Adams Papers

From John Quincy Adams to Thomas Boylston Adams, 12 October 1798

12. October 1798.

My dear Brother.

We have received and been entertained with your letters from Dessau, Magdeburg and Brunswic.—We hope to hear from you, to day or to-morrow, at Hamburg, where upon your arrival, you must have found abundance of letters, either to, or for you.

You ask for news; but you are now so much nearer the sources of all the important news, that it must rather come from you to us, than go from us to you.

Buonaparte is neither dead, nor like to die—The newspapers may say about him what they will. That there has been great sickness in his army might be presumed without positive intelligence—But as it is unquestionable that he is in possession of Alexandria, and of Cairo, there can be no danger of his starving and as little of his being overcome by Turks or Egyptians, Arabs or Mammalukes.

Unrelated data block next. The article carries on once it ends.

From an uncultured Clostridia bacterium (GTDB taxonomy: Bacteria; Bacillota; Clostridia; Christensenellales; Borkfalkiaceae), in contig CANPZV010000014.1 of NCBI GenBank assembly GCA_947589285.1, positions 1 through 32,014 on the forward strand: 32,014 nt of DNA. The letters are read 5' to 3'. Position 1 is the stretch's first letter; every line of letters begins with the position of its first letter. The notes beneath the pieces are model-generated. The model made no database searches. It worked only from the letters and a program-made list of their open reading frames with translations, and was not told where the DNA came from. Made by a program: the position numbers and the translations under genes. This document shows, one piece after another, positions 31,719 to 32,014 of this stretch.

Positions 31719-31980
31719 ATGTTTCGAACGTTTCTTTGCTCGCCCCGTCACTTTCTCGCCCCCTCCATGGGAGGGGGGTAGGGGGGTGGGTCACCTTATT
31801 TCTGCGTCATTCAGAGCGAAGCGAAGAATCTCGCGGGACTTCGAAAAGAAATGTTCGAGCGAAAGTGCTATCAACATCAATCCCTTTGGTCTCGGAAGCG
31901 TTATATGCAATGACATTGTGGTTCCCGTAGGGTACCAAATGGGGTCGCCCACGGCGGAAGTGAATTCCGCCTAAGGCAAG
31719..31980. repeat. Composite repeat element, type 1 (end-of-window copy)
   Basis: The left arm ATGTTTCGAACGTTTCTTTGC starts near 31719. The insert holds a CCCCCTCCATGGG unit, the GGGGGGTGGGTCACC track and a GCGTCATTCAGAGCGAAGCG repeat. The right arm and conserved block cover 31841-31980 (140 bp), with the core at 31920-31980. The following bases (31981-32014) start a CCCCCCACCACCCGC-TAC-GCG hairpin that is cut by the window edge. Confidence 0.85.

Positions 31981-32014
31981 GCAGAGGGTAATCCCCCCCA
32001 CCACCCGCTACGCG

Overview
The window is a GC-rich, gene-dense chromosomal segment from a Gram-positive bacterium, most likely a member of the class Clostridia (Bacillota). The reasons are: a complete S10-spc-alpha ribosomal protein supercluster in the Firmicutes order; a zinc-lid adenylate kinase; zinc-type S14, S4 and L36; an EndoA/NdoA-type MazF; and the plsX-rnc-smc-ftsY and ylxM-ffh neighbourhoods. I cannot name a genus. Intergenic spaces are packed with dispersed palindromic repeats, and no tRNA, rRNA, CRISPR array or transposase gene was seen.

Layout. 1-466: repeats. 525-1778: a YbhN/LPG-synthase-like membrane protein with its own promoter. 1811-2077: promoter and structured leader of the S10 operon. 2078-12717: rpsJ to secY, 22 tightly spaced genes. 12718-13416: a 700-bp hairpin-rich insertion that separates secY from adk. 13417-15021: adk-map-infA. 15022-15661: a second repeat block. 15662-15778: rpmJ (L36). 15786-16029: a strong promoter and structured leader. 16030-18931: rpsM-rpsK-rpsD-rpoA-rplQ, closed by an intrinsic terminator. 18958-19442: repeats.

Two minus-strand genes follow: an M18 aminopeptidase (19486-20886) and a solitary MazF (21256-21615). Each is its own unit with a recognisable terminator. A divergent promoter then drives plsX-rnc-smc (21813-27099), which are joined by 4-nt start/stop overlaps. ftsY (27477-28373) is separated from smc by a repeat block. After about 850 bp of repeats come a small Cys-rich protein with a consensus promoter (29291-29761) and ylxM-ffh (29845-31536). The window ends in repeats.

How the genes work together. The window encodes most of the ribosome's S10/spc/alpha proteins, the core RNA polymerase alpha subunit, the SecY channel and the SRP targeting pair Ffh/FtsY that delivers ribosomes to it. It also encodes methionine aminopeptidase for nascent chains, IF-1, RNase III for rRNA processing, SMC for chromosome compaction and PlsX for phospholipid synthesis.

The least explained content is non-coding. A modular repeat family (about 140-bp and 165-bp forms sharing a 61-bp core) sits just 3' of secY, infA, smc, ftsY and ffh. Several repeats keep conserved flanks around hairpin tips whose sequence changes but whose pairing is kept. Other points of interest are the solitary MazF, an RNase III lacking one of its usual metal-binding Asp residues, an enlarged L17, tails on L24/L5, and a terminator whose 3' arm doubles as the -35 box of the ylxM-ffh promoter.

Here, all goes on with us according to the old routine—We have been out since you went away only to the Princess Henry’s, and to Bellevue—The Princess Ferdinand desired me to request you upon your return home, to present her compliments to General Washington; for whose character she has a great esteem.

We have not been to Charlottenburg since you left us; but Mrs: A. is gone there this morning. And we have scarcely once seen any of Dr: Brown’s family; who when they come to town, have not time to call.—They miss you very much.—I have heard but not directly from them, that William has obtained a Lieutenant’s Commission.

We have had no letters from America since your departure—The public accounts announce the yellow fever again at Philadelphia.—I hope you will conclude on your return to settle somewhere else, and should wish it might be at Boston.

I find by letters from Mr: Murray, that Dandridge has left him, and that for the present Mr: Mountflorence serves him, as Secretary.

God bless you! and give you a prosperous voyage!


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